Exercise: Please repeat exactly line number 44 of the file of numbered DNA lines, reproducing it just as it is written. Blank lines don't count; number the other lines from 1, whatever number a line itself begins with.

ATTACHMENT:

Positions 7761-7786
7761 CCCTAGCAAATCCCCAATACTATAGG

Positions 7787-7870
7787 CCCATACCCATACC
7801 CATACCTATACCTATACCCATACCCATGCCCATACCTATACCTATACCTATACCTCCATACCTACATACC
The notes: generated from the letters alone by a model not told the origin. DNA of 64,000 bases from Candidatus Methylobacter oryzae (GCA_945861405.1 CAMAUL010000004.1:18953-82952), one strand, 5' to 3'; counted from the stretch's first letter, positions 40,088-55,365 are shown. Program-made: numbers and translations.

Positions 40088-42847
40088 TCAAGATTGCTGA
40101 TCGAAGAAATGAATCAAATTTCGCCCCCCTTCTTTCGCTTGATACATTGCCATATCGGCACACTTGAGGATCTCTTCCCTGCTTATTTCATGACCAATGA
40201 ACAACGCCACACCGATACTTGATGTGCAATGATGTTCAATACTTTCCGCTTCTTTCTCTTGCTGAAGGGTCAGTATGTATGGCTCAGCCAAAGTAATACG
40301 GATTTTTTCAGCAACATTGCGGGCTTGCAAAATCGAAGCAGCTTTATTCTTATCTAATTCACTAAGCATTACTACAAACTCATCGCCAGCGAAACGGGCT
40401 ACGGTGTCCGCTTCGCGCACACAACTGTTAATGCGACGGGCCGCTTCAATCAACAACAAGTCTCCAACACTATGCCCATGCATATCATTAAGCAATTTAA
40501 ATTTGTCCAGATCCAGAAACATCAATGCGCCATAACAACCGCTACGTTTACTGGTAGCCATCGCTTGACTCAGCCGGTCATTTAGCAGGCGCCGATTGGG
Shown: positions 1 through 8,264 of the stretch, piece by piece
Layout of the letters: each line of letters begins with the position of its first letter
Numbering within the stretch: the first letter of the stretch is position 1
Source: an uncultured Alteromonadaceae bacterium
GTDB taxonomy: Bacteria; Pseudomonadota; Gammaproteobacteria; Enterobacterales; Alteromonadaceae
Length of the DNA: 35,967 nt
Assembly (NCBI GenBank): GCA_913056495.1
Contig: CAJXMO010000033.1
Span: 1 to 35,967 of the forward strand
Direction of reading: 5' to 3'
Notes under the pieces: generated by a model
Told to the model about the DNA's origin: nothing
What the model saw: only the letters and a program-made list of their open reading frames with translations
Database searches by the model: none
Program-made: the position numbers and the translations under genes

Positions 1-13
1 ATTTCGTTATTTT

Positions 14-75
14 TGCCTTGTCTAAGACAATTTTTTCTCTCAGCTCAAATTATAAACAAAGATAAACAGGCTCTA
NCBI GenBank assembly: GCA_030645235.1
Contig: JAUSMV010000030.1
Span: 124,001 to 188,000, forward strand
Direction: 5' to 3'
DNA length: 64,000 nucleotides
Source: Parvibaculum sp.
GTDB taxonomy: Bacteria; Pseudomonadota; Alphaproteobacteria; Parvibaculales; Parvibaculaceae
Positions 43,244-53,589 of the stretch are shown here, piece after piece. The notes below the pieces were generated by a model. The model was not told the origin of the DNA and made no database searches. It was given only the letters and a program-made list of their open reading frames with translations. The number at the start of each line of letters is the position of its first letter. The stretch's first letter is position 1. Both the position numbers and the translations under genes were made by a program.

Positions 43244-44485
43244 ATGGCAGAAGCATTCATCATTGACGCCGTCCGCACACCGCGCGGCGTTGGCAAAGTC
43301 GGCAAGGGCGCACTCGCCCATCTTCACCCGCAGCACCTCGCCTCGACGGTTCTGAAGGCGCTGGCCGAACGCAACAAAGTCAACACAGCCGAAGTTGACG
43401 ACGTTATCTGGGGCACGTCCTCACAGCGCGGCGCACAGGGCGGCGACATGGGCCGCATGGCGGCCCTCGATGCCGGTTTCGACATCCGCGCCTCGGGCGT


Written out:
43401 ACGTTATCTGGGGCACGTCCTCACAGCGCGGCGCACAGGGCGGCGACATGGGCCGCATGGCGGCCCTCGATGCCGGTTTCGACATCCGCGCCTCGGGCGT